“He’s done two ZWIFT sessions on the wind trainer so far and we’re seeing Braden’s highest heart rate and power levels sustained for the longest period of time. He’s broken records for those races. This type of racing is so important during isolation to spark that stimulation and help bring him up to that next level” – Val Burke (Coach).
Week three in lockdown has resulted in somewhat of a silver-lining when it comes to training within the limitations of isolation. For obvious reasons, I’ve been forced into my hurt-room for some quality time with the wind trainer and my coach is calling it ‘a golden opportunity’. Why? Because this is the place where she, along with my previous coaches have always wanted me to spend more time. Historically, I’d always max-out my cycling time outside not only because I preferred it, but also because I’d struggle to find the space to focus on the significant improvement of this discipline, the discipline that has always been my greatest opportunity.
I’m now training like a cyclist for the first time.
The main focus of this training block is to raise my cadence and build strength so that I can be stronger on the bike. Cadence is something I’ve always struggled to improve; I have to re-programme my brain to be able to work at a higher frequency without fatigue setting in. It’s all about frequency of pedalling at that higher cadence which is really hard to do whilst remaining smooth and consistent.
Val Burke (Coach): “We are focused at achieving cadence of 100-130 revolutions per min parameters, which is very key for the production of peak power. Power equals ‘force times turnover’ so we are working on force generation and turnover as well”.
I’m enjoying the consistency and having a revised programme to follow so that I can still progress. The beauty of the wind trainer is that it’s un-interrupted, consistent and controlled. No matter what the day, what the weather or the traffic conditions you know you can always turn on the heater or the fan and get a solid session done that fits the weekly plan; it’s always guaranteed. The wind trainer allows me to hone in on the nuts and bolts of this particular discipline. It’s taken me a whilst to get my head around it – I’m not used to training in this way – but now that I’ve explored ways to use it more productively, I’m actually enjoying it.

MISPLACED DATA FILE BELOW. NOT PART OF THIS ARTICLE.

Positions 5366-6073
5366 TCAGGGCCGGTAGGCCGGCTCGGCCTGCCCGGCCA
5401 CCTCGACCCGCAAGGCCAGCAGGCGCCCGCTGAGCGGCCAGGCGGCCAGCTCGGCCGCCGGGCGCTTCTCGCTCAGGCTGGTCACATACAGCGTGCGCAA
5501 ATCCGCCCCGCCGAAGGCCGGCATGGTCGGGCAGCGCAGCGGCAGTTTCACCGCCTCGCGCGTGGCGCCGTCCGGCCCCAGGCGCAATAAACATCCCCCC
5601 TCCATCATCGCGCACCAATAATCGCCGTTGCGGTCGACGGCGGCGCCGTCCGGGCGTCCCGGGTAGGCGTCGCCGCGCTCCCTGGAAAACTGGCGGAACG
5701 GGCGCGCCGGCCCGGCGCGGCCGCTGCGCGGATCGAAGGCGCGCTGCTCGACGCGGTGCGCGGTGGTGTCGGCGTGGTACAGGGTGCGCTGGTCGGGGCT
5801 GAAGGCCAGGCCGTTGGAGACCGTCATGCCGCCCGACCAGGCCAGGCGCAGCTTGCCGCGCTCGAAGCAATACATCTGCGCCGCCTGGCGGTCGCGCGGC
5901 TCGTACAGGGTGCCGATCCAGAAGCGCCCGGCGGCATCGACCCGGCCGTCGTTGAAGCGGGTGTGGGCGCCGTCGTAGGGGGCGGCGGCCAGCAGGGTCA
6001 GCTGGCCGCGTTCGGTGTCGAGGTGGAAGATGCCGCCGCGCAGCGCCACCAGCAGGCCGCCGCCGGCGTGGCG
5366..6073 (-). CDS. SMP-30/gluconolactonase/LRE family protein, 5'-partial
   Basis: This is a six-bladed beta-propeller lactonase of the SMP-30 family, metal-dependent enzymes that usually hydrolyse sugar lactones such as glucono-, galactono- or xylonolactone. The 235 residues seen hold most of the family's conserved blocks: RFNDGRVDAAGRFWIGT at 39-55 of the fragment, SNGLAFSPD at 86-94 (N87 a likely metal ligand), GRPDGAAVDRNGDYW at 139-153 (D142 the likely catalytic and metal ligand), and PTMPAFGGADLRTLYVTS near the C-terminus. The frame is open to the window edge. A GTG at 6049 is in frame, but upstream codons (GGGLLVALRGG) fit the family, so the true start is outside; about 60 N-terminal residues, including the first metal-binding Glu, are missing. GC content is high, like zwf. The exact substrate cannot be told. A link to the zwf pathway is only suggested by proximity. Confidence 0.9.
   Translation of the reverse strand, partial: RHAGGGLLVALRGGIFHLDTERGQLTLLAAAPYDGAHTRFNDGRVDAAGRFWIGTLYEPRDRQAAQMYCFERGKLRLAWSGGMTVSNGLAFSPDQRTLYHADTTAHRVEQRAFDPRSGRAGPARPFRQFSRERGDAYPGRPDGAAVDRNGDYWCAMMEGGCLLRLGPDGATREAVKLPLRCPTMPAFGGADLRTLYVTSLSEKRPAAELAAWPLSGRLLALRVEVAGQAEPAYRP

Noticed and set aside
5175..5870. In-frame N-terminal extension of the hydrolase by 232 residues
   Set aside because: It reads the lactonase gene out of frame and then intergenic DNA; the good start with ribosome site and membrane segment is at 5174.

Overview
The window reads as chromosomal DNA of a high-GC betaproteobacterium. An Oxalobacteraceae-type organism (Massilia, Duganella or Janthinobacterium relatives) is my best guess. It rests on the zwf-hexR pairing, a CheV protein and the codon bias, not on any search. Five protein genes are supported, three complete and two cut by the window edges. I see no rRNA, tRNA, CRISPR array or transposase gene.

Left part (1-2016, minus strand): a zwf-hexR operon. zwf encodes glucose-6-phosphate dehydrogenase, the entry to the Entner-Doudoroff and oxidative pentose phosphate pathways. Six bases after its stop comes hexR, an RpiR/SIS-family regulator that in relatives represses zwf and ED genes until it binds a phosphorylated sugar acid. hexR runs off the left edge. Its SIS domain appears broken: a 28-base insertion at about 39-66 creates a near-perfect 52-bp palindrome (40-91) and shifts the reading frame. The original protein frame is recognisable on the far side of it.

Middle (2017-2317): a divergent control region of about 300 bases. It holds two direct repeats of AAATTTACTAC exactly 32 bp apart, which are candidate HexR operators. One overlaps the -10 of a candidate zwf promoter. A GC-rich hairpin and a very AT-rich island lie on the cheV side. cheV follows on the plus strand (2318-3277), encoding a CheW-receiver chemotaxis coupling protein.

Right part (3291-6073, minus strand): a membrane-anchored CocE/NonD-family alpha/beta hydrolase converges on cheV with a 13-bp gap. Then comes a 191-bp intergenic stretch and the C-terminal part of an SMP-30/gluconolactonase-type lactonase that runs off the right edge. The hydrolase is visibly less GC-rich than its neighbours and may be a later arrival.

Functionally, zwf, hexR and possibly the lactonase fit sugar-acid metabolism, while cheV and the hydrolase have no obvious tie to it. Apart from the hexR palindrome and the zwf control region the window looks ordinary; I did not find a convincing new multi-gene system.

Getting to know and use the ZWIFT platform has kicked in that external motivation of having some sort of race. I’ve been joining the TriNZ races each Saturday morning and I’ll continue with this. Everything else will be quite specific. ZWIFTis stimulating and I definitely push myself harder than what I would if I were riding on my own, but it’s also very un-prescribed (you never know what the race is going to be like) so for me, it needs to be managed within the workload so I’m not enticed to do it every day.
Val Burke (Coach): “Were keeping him at one ZWIFT session per week because we don’t want him to peak too early in the case Kona does go ahead”.
Although the wind-trainer is the main piece of equipment for training in iso-life, I also use rollers as a good way to diversify. I’ve been using them in my warm up for high cadence work. They are great for improving core stability and balance on the bike.
I’m engaging in strength-endurance sessions each week. The session for cycling is about heavier lifting; isolation makes that challenging because of limited access to gear and weights but I have enough to challenge myself in that way. Lots of lunges and squats are key too.
Val Burke (Coach): “We’ve been honing in on power conversion work where the power generation from deadlifts, hamstring curls, basic core and some box jumps are transferred straight onto the trainer”.
To get the most out of this iso-cycling block in terms of strength and range; the key elements to maintain is keeping subtleness in my hips, abductors, hamstrings and quads so that my legs don’t get really bunged up. With lower running volume, I also have the space to focus on trying to get the range back in my hips and hamstrings.
Lockdown has definitely exposed the opportunity to significantly improve what has always been my area of greatest gains. Now that I’m training like a cyclist, hopefully that when the times comes when we can race again, I’ll ride like one too!
PHOTO CREDIT FOR ALL IMAGES IN THIS EMAIL: SEAN BEALE